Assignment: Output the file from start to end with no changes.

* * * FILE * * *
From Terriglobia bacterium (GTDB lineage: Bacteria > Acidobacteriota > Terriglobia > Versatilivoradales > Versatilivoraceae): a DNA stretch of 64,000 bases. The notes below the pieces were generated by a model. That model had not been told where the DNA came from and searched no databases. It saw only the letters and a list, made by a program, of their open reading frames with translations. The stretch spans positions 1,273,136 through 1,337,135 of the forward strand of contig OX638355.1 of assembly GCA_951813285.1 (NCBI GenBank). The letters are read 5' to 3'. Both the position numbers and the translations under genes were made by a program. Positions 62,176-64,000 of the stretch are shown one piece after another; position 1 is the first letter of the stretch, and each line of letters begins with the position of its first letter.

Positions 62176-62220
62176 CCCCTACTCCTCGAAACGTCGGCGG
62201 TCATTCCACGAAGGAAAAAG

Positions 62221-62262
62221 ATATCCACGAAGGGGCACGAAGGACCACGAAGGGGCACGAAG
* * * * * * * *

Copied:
From Terriglobia bacterium (GTDB lineage: Bacteria > Acidobacteriota > Terriglobia > Versatilivoradales > Versatilivoraceae): a DNA stretch of 64,000 bases. The notes below the pieces were generated by a model. That model had not been told where the DNA came from and searched no databases. It saw only the letters and a list, made by a program, of their open reading frames with translations. The stretch spans positions 1,273,136 through 1,337,135 of the forward strand of contig OX638355.1 of assembly GCA_951813285.1 (NCBI GenBank). The letters are read 5' to 3'. Both the position numbers and the translations under genes were made by a program. Positions 62,176-64,000 of the stretch are shown one piece after another; position 1 is the first letter of the stretch, and each line of letters begins with the position of its first letter.

Positions 62176-62220
62176 CCCCTACTCCTCGAAACGTCGGCGG
62201 TCATTCCACGAAGGAAAAAG

Positions 62221-62262
62221 ATATCCACGAAGGGGCACGAAGGACCACGAAGGGGCACGAAG